Video

Video Italy Rescues Migrants After Separate Deadly Capsize Incident

Italy continued its massive search and rescue operation in the Mediterranean Monday for the capsized boat off the coast of Libya that was carrying hundreds of migrants, while at the same time rescuing Syrian migrants from another vessel off the coast of Sicily. Thirteen children were among the 98 Syrian migrants whose boat originated from Turkey on the perilous journey to Europe.
Video

Video New Test Set to Be Game Changer in Eradicating Malaria

The World Health Organization estimates 3.4 billion people are at risk of malaria, with children under the age of five and pregnant women being the most vulnerable. As World Malaria Day approaches (April 25), mortality rates are falling, and a new test -- well into the last stage of trials -- is having positive results in Kenya. Lenny Ruvaga reports for VOA from Nairobi.
Video

Video Are Energy Needs Putting Thailand's Natural Beauty at Risk?

Thailand's appetite for more electricity has led to the construction of new dams along the Mekong River to the north and new coal plants near the country's famous beaches in the south. A proposed coal plant in a so-called "green zone" has touched off a debate. VOA's Steve Sandford reports.
Video

Video Overwhelmed by Migrants, Italy Mulls Military Action to Stabilize Libya

Thousands more migrants have arrived on the southern shores of Italy from North Africa in the past two days. Authorities say they expect the total number of arrivals this year to far exceed previous levels, and the government has said military action in Libya might be necessary to stem the flow. VOA's Henry Ridgwell reports.
Video

Video Putin Accuses Kyiv of ‘Cutting Off’ Eastern Ukraine

Russian President Vladimir Putin, in his annual televised call-in program, again denied there were any Russian troops fighting in Ukraine. He also said the West was trying to ‘contain’ Russia with sanctions. Henry Ridgwell reports on reactions to the president’s four-hour TV appearance.
Video

Video Eye Contact Secures Dog's Place in Human Heart

Dogs serve in the military, work with police and assist the disabled, and have been by our side for thousands of years serving as companions and loyal friends. We love them. They love us in return. VOA’s Rosanne Skirble reports on a new study that looks at the bio-chemical bond that cements that human-canine connection.
Video

Video Ukrainian Volunteers Search for Bodies of Missing Soldiers

As the cease-fire becomes more fragile in eastern Ukraine, a team of volunteer body collectors travels to the small village of Savur Mohyla in the what pro-Russian separatists call the Donetsk Peoples Republic - to retrieve bodies of fallen Ukrainian servicemen from rebel-held territories. Adam Bailes traveled with the team and has this report.
Video

Video Xenophobic Violence Sweeps South Africa

South Africa, long a haven for African immigrants, has been experiencing the worst xenophobic violence in years, with at least five people killed and hundreds displaced in recent weeks. From Johannesburg, VOA’s Anita Powell brings us this report.
Video

Video Apollo 13, NASA's 'Successful Failure,' Remembered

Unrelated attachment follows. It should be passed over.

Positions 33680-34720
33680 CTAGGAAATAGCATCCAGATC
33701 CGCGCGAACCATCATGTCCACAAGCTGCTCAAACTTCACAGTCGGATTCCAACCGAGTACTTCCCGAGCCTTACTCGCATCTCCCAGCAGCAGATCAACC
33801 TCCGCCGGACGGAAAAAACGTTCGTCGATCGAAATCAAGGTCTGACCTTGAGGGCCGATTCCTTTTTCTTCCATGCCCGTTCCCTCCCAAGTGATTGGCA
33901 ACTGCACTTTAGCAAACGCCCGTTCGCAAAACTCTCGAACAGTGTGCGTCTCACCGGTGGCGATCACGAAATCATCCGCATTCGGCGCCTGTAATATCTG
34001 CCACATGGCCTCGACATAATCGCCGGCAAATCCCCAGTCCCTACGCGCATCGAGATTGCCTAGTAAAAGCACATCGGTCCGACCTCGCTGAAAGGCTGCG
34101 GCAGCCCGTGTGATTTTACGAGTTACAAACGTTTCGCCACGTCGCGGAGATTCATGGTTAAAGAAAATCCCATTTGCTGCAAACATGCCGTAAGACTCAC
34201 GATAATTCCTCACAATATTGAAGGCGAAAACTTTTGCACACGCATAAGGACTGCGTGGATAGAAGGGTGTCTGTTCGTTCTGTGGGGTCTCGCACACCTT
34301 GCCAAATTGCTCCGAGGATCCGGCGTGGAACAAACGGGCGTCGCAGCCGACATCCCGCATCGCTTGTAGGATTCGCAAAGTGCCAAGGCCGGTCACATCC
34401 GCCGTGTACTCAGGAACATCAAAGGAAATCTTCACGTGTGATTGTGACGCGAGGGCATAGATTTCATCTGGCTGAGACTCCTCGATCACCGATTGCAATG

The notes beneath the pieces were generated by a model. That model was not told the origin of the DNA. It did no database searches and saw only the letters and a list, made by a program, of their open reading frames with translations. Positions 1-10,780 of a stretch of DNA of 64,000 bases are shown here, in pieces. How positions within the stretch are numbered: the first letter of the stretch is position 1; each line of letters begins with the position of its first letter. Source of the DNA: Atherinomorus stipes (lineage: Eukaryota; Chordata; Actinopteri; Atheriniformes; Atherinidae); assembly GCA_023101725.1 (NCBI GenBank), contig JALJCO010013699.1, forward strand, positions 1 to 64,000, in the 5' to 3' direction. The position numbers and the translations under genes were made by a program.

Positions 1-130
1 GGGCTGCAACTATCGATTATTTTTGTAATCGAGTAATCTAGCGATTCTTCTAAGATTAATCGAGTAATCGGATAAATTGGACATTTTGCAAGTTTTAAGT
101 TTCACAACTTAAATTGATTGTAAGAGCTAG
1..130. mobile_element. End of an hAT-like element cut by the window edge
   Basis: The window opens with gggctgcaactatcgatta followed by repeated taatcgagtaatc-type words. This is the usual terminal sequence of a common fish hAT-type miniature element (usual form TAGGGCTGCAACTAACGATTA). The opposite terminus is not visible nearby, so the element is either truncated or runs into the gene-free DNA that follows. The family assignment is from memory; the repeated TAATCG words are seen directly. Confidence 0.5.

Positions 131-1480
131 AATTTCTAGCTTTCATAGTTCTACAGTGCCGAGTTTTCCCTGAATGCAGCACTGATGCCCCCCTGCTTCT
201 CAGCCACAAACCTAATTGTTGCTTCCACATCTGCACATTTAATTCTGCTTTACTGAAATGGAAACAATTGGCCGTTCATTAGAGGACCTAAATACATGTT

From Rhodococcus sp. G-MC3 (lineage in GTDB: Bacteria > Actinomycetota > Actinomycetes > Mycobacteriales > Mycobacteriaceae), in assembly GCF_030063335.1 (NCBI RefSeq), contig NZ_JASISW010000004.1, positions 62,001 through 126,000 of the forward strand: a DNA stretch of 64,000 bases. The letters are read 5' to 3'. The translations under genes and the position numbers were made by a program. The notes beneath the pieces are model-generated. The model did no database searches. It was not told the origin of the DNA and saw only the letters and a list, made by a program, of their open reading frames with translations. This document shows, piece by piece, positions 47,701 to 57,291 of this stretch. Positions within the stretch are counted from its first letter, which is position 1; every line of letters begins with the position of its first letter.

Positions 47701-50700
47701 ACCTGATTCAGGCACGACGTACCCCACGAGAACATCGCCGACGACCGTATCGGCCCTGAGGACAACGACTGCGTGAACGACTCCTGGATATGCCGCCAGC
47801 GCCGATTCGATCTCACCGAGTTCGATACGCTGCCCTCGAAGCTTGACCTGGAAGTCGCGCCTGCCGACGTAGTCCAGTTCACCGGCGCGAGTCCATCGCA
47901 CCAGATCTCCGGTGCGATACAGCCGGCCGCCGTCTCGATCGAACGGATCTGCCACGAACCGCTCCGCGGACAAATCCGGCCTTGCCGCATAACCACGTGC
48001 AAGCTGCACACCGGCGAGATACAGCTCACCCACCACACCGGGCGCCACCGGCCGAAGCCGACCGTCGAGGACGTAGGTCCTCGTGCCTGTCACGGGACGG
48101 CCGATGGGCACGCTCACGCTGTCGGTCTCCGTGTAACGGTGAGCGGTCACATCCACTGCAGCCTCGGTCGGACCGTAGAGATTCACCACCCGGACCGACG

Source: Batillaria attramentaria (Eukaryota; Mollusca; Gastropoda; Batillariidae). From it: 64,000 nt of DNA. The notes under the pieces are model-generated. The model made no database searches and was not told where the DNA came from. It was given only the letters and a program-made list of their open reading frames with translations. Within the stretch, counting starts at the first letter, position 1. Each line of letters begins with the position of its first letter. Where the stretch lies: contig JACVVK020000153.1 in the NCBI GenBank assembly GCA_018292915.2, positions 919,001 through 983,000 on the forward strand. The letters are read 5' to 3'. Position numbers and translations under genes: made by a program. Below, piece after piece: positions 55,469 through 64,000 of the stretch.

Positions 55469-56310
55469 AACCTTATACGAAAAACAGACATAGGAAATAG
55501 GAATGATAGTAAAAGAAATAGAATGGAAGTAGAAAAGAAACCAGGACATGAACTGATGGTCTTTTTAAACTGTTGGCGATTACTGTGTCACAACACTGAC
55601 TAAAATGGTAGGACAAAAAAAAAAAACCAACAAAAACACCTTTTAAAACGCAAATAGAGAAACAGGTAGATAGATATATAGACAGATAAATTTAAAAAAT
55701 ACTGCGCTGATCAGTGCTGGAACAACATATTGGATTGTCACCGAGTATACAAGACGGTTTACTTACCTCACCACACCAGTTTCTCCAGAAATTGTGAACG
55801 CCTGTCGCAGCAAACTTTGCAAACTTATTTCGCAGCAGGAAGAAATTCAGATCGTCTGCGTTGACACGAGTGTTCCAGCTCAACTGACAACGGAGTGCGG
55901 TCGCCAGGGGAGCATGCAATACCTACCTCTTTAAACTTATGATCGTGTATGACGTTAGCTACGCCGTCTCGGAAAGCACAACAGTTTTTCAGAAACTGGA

The Apollo 13 mission in 1970 was supposed to be NASA's third manned trip to the moon, but it became much more. On the flight's 45th anniversary, astronauts and flight directors gathered at Chicago's Adler Planetarium to talk about how the aborted mission changed manned spaceflight and continues to influence space exploration today. VOA’s Kane Farabaugh reports.
Video

Video Badly Burned Ukrainian Boy Bravely Fights Back

A 9-year-old Ukrainian boy has returned to his native country after intensive treatment in the United States for life-threatening burns. Volodia Bubela, burned in a house fire almost a year ago, battled back at a Boston hospital, impressing doctors with his bravery. Faith Lapidus narrates this report from VOA's Tetiana Kharchenko.
Video

Video US Maternity Leave Benefits Much Less Than Many Countries

It was almost 20 years ago that representatives of 189 countries met at a UN conference in Beijing and adopted a plan of action to achieve gender equality around the world. Now, two decades later, the University of California Los Angeles World Policy Analysis Center has issued a report examining what the Beijing Platform for Action has achieved. From Los Angeles, Elizabeth Lee has more.
Video

Video Endangered Hawaiian Birds Get Second Chance

Of the world's nearly 9,900 bird species, 13 percent are threatened with extinction, according to BirdLife International. Among them are two Hawaiian honeycreepers - tiny birds that live in the forest canopy, and, as the name implies, survive on nectar from tropical flowers. Scientists at the San Diego Zoo report they have managed to hatch half a dozen of their chicks in captivity, raising hopes that the birds will flutter back from the brink of extinction. VOA’s George Putic reports.
Video

Video Exhibit Brings Renaissance Master Out of the Shadows

The National Gallery of Art in Washington has raised the curtain on one of the most intriguing painters of the High Renaissance. Mostly ignored after his death in the early 1500s, Italian master Piero di Cosimo is now claiming his place alongside the best-known artists of the period. VOA’s Ardita Dunellari reports.

VOA Blogs